Ars Technica has been serving the technologist for 8×10-2 centuriesâ€”and every once in a while (okay, quite often), their stories might also serve to interest our readers. I’m saying this mostly because I’ve come across three Internet marketing-related stories on Ars Technica today from different sources.
Imagine a small bit of code that runs on either a PC or a console and monitors user behavior in video gamesâ€”everything from the sort of car that people drive in racing sims to the conversations that they have in WoW. Imagine that this code examines saved game files to see what titles are currently being played, and imagine that it could look inside those files to learn about a user’s game choices and abilities. Now imagine that all this data is relayed back to a central server, where it is sliced, diced, and deep-fried, then used to serve highly-targeted ads that appear onscreen. Sound like spyware? Nope, it’s a new in-game advertising system that Google hopes to patent.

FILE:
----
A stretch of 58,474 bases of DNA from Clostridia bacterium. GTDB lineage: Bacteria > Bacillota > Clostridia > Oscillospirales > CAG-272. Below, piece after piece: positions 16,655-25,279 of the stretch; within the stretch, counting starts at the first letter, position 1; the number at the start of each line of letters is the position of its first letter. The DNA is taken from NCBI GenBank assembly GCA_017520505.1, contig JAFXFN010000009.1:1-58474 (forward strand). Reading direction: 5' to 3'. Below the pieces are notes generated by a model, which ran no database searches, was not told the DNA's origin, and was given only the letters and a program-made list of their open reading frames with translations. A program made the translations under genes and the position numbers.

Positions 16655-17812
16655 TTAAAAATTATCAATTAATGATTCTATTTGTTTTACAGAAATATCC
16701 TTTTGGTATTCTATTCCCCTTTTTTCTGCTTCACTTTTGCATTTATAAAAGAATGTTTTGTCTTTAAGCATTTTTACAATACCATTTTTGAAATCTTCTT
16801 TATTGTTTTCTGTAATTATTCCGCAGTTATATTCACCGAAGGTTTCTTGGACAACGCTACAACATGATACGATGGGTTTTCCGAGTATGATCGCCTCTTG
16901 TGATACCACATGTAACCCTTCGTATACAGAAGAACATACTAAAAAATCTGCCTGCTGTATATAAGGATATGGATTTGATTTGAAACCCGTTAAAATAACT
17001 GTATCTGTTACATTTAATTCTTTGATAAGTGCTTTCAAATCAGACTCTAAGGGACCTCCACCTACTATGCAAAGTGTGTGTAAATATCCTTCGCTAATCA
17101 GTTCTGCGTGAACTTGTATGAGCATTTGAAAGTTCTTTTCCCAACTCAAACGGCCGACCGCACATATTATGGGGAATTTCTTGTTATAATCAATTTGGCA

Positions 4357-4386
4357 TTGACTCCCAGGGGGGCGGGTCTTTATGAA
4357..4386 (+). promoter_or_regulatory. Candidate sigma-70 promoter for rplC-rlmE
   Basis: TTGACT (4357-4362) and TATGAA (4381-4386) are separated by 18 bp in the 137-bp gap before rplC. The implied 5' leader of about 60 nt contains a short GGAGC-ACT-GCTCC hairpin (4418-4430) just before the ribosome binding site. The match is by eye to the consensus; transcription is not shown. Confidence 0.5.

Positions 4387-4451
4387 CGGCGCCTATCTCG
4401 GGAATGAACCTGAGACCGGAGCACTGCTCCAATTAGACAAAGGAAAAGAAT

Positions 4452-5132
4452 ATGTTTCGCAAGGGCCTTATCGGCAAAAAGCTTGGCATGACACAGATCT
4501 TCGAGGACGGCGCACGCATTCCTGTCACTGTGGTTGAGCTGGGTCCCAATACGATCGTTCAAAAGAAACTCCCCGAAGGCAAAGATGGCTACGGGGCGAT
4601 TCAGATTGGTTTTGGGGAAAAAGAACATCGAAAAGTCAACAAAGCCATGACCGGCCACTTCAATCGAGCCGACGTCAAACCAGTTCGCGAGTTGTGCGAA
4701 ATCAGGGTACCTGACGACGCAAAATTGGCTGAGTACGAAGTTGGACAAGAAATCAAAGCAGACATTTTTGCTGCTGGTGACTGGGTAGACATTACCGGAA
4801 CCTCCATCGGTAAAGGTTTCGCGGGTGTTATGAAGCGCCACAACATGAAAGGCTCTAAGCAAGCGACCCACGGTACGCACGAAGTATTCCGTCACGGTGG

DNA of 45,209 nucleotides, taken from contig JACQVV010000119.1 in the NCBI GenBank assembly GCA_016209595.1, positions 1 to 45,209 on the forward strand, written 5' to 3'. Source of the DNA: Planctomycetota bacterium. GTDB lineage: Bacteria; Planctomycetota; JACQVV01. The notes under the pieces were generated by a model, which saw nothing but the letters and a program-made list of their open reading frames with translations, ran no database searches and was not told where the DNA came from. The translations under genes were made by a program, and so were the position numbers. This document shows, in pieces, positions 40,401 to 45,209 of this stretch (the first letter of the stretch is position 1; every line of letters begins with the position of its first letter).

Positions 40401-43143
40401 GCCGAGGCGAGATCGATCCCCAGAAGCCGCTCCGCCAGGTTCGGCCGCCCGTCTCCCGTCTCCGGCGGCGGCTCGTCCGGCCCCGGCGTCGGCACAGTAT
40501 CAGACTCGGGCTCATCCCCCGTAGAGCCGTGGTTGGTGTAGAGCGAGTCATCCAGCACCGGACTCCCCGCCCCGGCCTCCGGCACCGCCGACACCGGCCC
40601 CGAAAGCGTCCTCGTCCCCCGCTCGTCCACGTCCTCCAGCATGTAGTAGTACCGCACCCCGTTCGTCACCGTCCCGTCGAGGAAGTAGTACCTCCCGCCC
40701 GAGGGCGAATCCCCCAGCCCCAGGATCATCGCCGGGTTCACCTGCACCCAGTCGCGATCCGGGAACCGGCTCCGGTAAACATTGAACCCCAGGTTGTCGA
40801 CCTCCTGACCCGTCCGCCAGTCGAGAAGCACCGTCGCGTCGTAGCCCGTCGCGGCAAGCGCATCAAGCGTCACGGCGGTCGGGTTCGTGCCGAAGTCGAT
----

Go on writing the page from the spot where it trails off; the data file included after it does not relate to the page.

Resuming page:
- Linus Torvalds on Microsoft patent threat: It works both ways. Finnish Linux kernel creator Linus Torvalds shoots back at Microsoft’s litigious threat. See also: Sun’s response (via).
- Amazon announces long-rumored DRM-free music store, beating iTunes to the punch.
What’s Latin for enjoy (plural mandative)?